writing the sutra of our life: a chinese detective, zhuang zi & hard nails

Lokesh, the Tibetan monk, embodiment of Avalokiteshvara and conscience in Eliot Pattison’s Tibetan detective series, says to anti-hero Shan: “Jamyang told us his story…It is but for us to understand it. He left us the sutra of his life. We simply need to learn how to read it.” One of the most compelling detective series […]

Thinking of JFK

He died today fifty-one years ago. I don’t need to see that bit of film showing his being murdered. This is what I find myself thinking of today…

released from Guantanamo prison

MIAMI (AP) -- A Saudi citizen who has spent the past 12 years detained at Guantanamo Bay has been released as the U.S. continues attempts to whittle down the prison population at its base in Cuba.
The Pentagon said Saturday that Muhammad al-Zahrani was sent to his homeland based on the conclusion of a parole-like board that has been re-evaluating whether it is still necessary to hold some of the men as prisoners.
Al-Zahrani will take part in a Saudi rehabilitation program for militants.
He is the 13th prisoner released from Guantanamo Bay this year and the seventh in just the past two weeks. Officials have said there will be additional releases in the coming weeks as part of a renewed push to close the prison where 142 men are now held.
The vagueness of this 'news' story is mind-boggling. 1. Held for 12 years without any judicial redress? 2. What specific charges were made and who underwrote the legitimacy of those charges? 3. On what basis did someone suggest "rehabilitation" might be attained? ... oh hell, pose your own questions.

Put yourself in Al-Zahrani's place. Imagine you no longer lived in the United States and had a right to judicial hearing. Then compare the reaction to 'terrorist' arrests of those even thinking about violent possibilities or philosophies in the United States.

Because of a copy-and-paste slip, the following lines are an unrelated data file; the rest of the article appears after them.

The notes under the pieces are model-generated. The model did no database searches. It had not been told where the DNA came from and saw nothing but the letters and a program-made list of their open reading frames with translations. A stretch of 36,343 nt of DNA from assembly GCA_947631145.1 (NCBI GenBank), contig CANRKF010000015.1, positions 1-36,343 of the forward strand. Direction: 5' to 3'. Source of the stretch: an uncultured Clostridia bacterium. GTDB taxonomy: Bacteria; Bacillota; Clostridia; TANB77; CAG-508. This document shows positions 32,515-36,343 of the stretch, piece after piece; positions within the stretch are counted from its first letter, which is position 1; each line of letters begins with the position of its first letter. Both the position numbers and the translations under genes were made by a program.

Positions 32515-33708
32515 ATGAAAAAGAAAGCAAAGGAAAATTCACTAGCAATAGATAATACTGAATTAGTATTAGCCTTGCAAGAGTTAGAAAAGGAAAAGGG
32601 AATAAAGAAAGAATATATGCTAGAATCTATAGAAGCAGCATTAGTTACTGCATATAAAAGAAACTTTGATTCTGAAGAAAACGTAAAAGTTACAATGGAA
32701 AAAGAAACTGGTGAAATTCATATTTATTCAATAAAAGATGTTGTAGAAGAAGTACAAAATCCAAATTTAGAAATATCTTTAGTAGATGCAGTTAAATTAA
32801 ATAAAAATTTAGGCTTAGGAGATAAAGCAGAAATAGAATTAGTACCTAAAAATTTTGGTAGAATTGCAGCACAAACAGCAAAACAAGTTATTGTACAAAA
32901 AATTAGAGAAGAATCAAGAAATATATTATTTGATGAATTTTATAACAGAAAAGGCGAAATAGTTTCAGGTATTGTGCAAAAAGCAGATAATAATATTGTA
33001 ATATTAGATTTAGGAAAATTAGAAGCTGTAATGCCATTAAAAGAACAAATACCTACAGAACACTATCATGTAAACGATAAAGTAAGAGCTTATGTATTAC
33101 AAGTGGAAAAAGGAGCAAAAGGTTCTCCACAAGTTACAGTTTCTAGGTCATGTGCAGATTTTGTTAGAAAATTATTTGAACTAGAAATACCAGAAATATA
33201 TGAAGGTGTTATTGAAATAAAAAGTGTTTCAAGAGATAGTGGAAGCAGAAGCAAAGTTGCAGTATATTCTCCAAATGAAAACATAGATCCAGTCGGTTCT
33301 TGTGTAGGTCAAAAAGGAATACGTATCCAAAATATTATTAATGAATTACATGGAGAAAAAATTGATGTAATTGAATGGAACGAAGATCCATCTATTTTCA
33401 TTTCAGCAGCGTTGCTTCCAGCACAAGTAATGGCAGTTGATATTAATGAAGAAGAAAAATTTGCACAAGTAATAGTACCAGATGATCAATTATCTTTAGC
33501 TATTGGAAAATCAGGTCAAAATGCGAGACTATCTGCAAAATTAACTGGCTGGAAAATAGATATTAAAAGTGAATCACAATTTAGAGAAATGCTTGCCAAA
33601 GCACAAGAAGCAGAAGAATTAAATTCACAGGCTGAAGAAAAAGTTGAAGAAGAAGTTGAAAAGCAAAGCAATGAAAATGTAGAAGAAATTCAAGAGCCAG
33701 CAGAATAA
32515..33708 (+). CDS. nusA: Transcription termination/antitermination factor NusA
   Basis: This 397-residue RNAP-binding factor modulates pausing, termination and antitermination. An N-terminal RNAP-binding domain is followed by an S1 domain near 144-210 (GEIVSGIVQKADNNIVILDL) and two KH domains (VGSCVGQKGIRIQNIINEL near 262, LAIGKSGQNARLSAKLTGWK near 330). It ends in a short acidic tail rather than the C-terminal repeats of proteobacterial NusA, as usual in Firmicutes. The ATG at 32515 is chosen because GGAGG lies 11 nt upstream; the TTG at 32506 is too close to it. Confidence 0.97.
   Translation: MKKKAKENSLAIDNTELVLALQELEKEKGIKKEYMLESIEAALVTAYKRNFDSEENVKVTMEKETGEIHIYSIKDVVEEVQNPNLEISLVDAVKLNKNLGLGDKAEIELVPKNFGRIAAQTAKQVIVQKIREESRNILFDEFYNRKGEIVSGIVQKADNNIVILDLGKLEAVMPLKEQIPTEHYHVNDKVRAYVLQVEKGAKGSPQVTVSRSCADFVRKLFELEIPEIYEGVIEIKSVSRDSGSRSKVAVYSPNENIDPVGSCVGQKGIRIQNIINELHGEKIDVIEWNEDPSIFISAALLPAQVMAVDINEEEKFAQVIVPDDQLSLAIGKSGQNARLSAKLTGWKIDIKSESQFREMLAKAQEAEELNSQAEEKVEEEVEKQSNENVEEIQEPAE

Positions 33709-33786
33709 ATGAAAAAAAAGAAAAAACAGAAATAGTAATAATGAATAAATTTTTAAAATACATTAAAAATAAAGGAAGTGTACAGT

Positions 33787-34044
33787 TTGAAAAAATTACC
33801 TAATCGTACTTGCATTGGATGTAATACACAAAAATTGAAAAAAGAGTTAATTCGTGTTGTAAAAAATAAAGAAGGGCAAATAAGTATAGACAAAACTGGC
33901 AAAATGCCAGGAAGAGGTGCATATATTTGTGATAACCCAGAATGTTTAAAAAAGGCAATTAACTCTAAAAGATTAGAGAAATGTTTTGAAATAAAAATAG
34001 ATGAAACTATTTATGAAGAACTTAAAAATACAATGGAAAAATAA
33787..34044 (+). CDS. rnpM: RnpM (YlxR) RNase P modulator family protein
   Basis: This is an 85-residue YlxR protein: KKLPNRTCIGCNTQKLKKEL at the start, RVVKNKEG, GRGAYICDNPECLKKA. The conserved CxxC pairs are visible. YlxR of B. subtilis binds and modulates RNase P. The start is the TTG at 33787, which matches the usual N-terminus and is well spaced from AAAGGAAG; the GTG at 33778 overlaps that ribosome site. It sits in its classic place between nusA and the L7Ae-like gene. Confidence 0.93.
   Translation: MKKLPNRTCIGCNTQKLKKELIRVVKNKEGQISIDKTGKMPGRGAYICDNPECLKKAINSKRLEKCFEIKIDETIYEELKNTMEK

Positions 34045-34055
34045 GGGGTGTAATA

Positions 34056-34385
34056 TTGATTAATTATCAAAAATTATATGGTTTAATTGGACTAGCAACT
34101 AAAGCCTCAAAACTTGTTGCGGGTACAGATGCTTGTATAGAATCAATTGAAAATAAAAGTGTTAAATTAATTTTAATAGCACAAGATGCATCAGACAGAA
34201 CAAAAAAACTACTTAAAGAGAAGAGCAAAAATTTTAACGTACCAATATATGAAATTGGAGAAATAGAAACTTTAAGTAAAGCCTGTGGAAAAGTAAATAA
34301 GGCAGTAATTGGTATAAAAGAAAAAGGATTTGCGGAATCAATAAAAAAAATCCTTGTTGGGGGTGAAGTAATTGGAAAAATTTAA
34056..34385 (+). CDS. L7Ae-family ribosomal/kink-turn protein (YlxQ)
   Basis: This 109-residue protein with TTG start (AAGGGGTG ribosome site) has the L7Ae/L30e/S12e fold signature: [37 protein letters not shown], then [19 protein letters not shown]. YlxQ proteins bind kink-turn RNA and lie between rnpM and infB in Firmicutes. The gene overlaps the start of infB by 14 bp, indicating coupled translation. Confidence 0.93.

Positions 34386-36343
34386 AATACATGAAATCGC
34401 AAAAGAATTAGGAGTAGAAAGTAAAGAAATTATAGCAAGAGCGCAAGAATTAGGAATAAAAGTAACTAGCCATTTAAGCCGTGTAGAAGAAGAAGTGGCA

Perhaps there was a good reason to "detain" (imprison) a man for 12 years. But without stating those reasons, without saying much more than "trust me," the incarceration speaks poorly of prospects for American citizens.

seeing the ocean for the first time

A 100-year-old woman got her wish and saw the ocean for the first time. With four children, Ruby Holt had always been too busy picking cotton and working in a shirt factory and trying to make scanty ends meet in Tennessee.
"I've heard people talk about it and how wonderful it was and wanted to see it, but I never had the opportunity to do so," she said....
"We don't have nothing like this in Giles County."
 Seeing the obvious for the first time -- what a pleasure.

operation date set

Not that it can hold a candle to the U.S.' ramping up of combat operations that were supposed to be on the wane in Afghanistan, but this week, a call from the doctor's office fixed the date on which I will have an operation on the nodule on my right lung -- a nodule whose exact cause cannot be named, but must be labeled cancer even if no one knows for sure.

Dec. 1 has been set for the "procedure" which is an operation with a nice name. For four or five weeks, there have been tests for this and tests for that to make sure the heart and body can take the stress involved in the operation. Now, although the heart is less than it might be, the decision has been rendered to take a wedge-shaped bit of lung, together with the nodule which can only be biopsied after it is removed:.